I learned how to swim in a big army pool in the southern part of North Carolina. We'd gone visiting and a day at the base was a treat! I was never afraid of the water that I remember. I always could float well and swimming involved adding arm and leg movements to what I could already do.

     I was exposed to a pool at a Y during gym class in elementary school. We were bused there. I hated that. The locker rooms were not private enough. The kids were too loud. The instructor decided that I needed to learn how to breathe after every stroke of the front crawl rather than after every five or six stroked when I needed to. Because of that, I was put into the "beginner" swimmer class instead of into the more advanced class where my other classmates went and where I truly belonged. I was overly quiet and didn't advocate for myself then. Loud tears at the least, or a screaming tantrum may have gotten my message across better than my whispered short protest. My swimming did not improve during that class. I already knew how to do all sorts of things in the water contrary to what the Y staff thought. 

     Dad preferred apartment living to renting part or all of a house. [Later, he preferred owning a condo]. One of the apartments had a pool in the back. We had lots of fun there in the summer. Once my mother refused to let me take a bathing suit along. I don't know why. Dad allowed me to swim in my clothing [blue laws meant that swimsuits could not be purchased on Sundays] which was then washed and dried before I went back to my mother's. 

     At the apartment pool, I swam, floated, jumped or dove off the board, swam underwater, and perfected my side strokes. [I can swim on either side equally well]. I also learned to do headstands in the water. When not in the pool, we played Rummy 500. 

     Dad saved a little boy from drowning in the shallow section of the pool once. Even the lifeguard did not see that the toddler was in trouble. I learned that choking can be very quiet.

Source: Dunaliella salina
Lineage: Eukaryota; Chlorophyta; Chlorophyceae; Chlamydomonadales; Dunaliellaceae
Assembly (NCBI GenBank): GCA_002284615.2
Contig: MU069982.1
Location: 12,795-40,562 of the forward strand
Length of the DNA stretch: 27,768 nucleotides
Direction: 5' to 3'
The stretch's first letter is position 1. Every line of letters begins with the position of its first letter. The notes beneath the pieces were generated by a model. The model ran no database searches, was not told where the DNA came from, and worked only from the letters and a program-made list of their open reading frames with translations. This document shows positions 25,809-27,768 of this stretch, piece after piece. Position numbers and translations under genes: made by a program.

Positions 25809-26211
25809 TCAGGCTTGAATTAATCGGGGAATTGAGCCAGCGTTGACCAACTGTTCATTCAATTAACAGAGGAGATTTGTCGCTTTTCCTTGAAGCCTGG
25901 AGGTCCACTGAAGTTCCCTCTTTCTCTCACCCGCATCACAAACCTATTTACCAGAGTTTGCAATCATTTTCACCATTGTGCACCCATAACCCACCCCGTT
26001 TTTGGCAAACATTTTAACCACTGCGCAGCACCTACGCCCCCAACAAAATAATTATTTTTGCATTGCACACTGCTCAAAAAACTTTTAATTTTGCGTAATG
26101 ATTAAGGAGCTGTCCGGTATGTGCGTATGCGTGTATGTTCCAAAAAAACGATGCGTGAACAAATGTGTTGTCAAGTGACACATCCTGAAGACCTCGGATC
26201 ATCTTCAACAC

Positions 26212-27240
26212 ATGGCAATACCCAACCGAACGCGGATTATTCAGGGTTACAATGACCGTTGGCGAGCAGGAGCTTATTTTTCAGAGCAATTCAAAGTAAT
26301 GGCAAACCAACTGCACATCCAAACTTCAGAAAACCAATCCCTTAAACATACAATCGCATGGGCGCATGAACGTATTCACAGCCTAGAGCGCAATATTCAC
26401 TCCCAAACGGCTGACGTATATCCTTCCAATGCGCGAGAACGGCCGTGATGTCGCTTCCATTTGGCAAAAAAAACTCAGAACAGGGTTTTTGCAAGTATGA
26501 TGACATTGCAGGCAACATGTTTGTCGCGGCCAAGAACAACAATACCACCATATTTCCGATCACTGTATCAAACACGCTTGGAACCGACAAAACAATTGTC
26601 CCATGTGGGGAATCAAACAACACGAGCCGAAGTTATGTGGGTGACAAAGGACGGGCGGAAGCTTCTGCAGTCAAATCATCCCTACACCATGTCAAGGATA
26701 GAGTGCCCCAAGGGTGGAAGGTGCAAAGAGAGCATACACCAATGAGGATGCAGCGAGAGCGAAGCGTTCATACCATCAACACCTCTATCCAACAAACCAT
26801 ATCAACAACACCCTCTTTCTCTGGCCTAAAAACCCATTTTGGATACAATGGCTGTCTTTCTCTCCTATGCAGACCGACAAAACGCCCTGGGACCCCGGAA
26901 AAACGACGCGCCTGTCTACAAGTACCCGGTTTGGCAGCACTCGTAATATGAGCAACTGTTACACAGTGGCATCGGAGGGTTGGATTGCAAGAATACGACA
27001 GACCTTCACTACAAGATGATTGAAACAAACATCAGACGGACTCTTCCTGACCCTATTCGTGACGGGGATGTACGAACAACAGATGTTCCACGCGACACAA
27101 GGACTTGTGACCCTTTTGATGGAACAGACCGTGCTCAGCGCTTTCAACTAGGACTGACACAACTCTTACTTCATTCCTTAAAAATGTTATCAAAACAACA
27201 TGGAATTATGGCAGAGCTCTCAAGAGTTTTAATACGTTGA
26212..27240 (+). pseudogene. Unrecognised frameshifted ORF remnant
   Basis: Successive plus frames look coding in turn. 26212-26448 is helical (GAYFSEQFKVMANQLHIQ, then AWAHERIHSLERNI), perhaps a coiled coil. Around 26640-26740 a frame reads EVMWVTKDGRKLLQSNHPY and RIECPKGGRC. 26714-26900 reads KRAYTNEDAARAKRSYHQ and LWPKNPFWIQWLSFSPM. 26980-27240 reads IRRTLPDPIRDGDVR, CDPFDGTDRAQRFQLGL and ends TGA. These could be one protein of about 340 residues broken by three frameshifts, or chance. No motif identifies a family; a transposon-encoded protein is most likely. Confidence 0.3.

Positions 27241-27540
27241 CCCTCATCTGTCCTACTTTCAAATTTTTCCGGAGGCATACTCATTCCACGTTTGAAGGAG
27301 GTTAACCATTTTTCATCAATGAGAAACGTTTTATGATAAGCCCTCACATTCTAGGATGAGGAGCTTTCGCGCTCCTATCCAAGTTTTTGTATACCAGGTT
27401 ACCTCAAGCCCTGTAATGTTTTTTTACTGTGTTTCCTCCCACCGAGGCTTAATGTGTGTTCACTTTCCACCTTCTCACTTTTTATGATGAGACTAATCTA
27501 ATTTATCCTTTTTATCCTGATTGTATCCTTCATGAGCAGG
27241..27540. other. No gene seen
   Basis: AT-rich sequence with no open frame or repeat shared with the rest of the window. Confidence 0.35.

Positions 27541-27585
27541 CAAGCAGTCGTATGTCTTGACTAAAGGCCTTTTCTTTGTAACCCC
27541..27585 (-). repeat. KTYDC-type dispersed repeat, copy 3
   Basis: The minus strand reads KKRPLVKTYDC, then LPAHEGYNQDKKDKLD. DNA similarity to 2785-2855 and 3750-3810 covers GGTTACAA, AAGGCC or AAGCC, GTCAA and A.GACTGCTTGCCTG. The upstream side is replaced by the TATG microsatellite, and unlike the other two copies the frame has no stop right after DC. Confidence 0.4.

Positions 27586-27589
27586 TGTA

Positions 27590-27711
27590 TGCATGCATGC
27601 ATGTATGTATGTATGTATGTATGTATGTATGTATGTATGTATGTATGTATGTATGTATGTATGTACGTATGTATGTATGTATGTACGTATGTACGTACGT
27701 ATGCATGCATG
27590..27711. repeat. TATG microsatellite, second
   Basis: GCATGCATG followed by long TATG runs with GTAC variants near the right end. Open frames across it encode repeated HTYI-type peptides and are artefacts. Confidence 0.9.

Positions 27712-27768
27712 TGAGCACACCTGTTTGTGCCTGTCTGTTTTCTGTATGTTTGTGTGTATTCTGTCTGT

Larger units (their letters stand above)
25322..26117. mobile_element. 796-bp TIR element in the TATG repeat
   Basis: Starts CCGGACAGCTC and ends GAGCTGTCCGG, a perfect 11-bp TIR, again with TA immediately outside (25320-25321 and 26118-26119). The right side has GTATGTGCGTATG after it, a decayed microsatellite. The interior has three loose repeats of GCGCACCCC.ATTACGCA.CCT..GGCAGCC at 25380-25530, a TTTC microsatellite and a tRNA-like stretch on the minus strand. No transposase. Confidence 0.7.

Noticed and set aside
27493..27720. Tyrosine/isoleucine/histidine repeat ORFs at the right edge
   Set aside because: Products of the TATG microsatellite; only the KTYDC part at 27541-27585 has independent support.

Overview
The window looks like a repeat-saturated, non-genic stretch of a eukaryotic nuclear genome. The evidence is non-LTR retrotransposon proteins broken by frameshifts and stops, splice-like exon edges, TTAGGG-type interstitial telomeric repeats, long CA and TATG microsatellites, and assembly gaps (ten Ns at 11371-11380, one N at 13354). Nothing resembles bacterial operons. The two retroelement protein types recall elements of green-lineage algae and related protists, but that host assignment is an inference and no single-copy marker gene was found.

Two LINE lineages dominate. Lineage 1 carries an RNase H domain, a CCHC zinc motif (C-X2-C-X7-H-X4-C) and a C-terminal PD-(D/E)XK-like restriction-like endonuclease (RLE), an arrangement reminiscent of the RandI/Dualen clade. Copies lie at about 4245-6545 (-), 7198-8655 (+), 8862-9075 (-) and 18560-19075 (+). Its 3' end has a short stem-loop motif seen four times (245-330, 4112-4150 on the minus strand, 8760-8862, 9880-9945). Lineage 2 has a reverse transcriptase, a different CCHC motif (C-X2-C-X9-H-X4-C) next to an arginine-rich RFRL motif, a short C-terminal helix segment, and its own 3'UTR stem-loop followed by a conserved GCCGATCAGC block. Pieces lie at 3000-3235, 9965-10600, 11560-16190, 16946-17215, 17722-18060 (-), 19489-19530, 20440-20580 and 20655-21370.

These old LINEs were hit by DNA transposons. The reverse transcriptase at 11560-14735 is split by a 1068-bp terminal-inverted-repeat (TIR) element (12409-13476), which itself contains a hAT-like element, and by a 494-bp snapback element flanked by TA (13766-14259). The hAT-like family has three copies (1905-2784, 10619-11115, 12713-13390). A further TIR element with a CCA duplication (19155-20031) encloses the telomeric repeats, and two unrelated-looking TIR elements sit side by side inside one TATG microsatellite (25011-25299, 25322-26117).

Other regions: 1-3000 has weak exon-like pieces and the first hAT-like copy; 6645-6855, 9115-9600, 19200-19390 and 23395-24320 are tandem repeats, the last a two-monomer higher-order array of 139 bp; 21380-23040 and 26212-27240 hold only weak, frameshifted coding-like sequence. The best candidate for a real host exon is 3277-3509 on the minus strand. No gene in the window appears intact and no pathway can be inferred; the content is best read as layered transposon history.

Dad's days enjoying pools, lakes, and the ocean are over. His card-playing is over now too. When asked if he wanted to play Rummy 500, he shook his head and in a rare act of vulnerability acknowledged that the game would be too difficult for him now.

     Dad admitted recently to no longer being able to "keep up." 

     Dementia sucks.

                    sapphoq on life

Monday, July 14, 2014

First Grade

     I was in first grade when Dad showed me some Mexican jumping beans. "There's a small worm inside," he said. We also experimented with magnets. He explained about the north and south pole. There were little magnets and one larger one that had a red handle. There was a cellophane-like "fish" that would rise up from the counter as you stroked it, "face" first to tale. And a white furry critter that did the same. There was also fun with balloons. "Static electricity," he told me as we rubbed them on our pants legs and then stuck them to the wall. We also made static by scuffing across the rug as we walked.

     I went outside once to play with some neighborhood kids. I didn't know them well. They started fighting with acorns. They flung them at each other across the driveway. I didn't like that. I was afraid of getting hurt by the sharp acorn points. So I went back inside.

     Dad has been forgetting more and more about the old stuff. He struggles to recall how old he is. He no longer knows the town he lives in. His brain is stumbling over newer memories. He remembers things from four days back [usually, after a fashion] but not three days back. And certainly not what he had for breakfast.

     Dad's veins in his hands are shriveling. His bones are very prominent, almost skeletal. Even his coloring is off. What used to be a rich olive complexion is now rancid.

     Some days he is aware that he is dying. On other days, I find him planning his escape into a new job, new apartment, old relationship. He can be quite adamant about some land that he thinks he still owns [which was sold off years ago] which he thinks will yield him about three or four thousand dollars to start over. During one of my visits last week, he complained to me vigorously that he had wasted his time by signing up to live [in the adult home]. Today, he was content that a relative had paid him a surprise visit on Friday [but he denied having the visitor return on Saturday].

     A staffer had stopped in today with two little ones in tow. Dad was delighted to see them-- he loves babies-- but they were not delighted to see any of the old folks there. The older one who I took to be around pre-school age hid behind her mother's legs and insisted that she wanted to go say hello to the people in the kitchen only. The toddler demanded carrying and turned her face away from Dad and his housemates.

     Dad insisted upon walking me out. He doesn't walk so much as stagger around. With me holding his hand and a staffer spotting him from behind, he managed an awkward lurch to the front door. He is receiving hospice now. Death is at the back door quietly waiting for him to be done with life. I will miss him forever after he dies.

     ~ sapphoq on life